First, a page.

Guanylate binding protein-1 (GBP-1) is also induced by both inflammatory cytokines and inhibits Wnt-driven epithelial proliferation (58). Surprisingly, it has been proposed that NF-κB signaling may promote intestinal epithelial dedifferentiation in the context of intestinal tumorigenesis (59). It may be hypothesized that there is a physiologic role of this effect in the context of epithelial wound healing.
Intestinal epithelial TNF-α and NF-κB guiding the intestinal immune response
Apart from apical mucus and cell-intrinsic regulation, TNF-α signaling importantly mediates local tissue inflammation by interacting with immune cell populations. TNF-α regulates cytokine and chemokine (e.g. CXCL-1, CXCL-5, and IL-8) production and thereby differentially modulates chemoattraction and immune effector mechanisms (60). Mice with an IEC-specific deletion of IKK-β show reduced levels of thymic stromal lymphopoietin (TSLP) and increased levels of TNF-α, IL-12/23p40, IFN-γ and IL-17 in the intestine and fail to mount a protective Th2-dependent immunity (61). Guma et al. (62) developed a model of constitutive activation of IKK2 and thereby NF-κB in the intestinal epithelium. In this model, an increased amount of inflammatory cells infiltrate the mucosa, yet tissue damage is largely absent. It is noteworthy that constitutive activation of IKK2 leads to a high susceptibility to endotoxin challenge, in the case of additional activation of the p38 MAPK pathway.
Although the focus of this review is restricted to the intestinal epithelial response to TNF-α, a sidenote is necessary to highlight the fact that TNF-α in non-epithelial cells is also of crucial importance in intestinal inflammation. Pioneering work by Kontoyiannis et al. (5) established that defective TNF-α mRNA silencing due to the absence of genomic AU-rich elements (ΔARE) induces spontaneous IBD in mice.
It was shown that specific expression of TNF-R1 in IECs alone is not sufficient to induce chronic intestinal inflammation by TNF-α (8). Furthermore, selective functional TNF-R1 signaling in mesenchymal cells is sufficient to induce intestinal inflammation in TnfΔARE mice (63), whereas IEC-specific TNF-α over-expression leads to an early activation of subepithelial intestinal myofibroblasts and is sufficient to drive full IBD pathogenesis in this model (8). Therefore, an indirect effect of TNF-α in epithelial homeostasis mediated by mesenchymal cells is alternatively proposed to underlie TNF-α-driven IBD pathogenesis.
Conclusions and outlook
In this review, we tried to give a concise overview on the multiple and diverse effects of TNF-α on the intestinal epithelium in the context of inflammation and mucosal injury (Fig. 1). TNF-α modulates intestinal mucus secretion and constitution. TNF-α stimulation modulates solute inflow and outflow via tight- junctional control. TNF-α induces intracellular signaling cascades that determine crucial cell fate decisions such as survival, cell death or proliferation. TNF-α impacts epithelial wound healing in ErbB- and Wnt-dependent pathways. Finally, TNF-α regulates interactions between IECs and immune cells. Indirect effects of TNF-α on IECs mediated by TNF-α signaling in intestinal myofibroblasts also have been demonstrated in TNF-α-driven Crohn’s-like IBD in the mouse (8, 63).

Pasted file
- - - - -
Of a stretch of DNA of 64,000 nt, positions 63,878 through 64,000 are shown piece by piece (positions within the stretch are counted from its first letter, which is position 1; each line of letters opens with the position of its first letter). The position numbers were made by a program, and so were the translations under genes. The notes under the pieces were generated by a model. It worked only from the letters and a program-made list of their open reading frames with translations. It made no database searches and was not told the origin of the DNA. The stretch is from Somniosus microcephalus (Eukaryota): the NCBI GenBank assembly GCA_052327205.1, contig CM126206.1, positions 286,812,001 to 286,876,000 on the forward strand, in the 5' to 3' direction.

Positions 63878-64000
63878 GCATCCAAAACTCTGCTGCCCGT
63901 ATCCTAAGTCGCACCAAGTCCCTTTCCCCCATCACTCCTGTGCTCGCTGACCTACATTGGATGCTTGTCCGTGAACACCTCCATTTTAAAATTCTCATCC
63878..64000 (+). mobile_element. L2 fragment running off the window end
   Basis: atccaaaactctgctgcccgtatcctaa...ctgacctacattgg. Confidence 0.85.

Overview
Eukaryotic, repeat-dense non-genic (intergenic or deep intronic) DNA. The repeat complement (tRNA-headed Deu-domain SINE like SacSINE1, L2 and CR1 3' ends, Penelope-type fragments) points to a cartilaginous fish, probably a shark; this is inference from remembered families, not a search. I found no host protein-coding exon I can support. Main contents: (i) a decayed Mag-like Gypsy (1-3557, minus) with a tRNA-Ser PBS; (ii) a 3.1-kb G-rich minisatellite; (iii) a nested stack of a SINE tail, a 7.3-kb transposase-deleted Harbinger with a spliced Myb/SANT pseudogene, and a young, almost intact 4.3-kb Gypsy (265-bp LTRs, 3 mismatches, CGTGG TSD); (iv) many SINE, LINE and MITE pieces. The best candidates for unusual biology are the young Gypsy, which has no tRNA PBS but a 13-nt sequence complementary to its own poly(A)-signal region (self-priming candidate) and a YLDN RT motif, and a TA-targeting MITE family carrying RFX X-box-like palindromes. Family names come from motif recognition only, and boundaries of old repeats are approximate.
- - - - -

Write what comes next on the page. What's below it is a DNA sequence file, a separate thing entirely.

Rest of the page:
The mechanisms described highlight the fact that TNF-α and downstream NF-κB signaling may have fundamentally different outcomes in regard to functionality. These effects differ widely and are most often apparently contradicting. Yet, many of these differences may be explained by dose dependency, time point dependency and in a context-dependent way, taking interacting signaling pathways into account (50, 62). Future systems-biology-based approaches may improve our understanding of TNF-α signaling in IECs (64). Furthermore, the increased use of genetic tools to modify signaling pathways in a cell-specific manner will allow reassessment of many in vitro findings for their in vivo relevance in the context of the tissue microenvironment. Genetic analysis might also provide a more detailed look into specific effects on different epithelial cell populations and their respective functional consequences. This way, important regulatory axes may be identified and controversies arising from different model systems may be put aside.
The Deutsche Forschungsgemeinschaft (BE3686/2-1, SFB 796, KFO 257 CEDER, SPP1656); the European Community’s Innovative Medicines Initiative, acronym BTCure (115142); the Interdisciplinary Center for Clinical Research of the University Erlangen-Nuremberg; MSD Sharp & Dohme GmbH, Germany (to M.L.).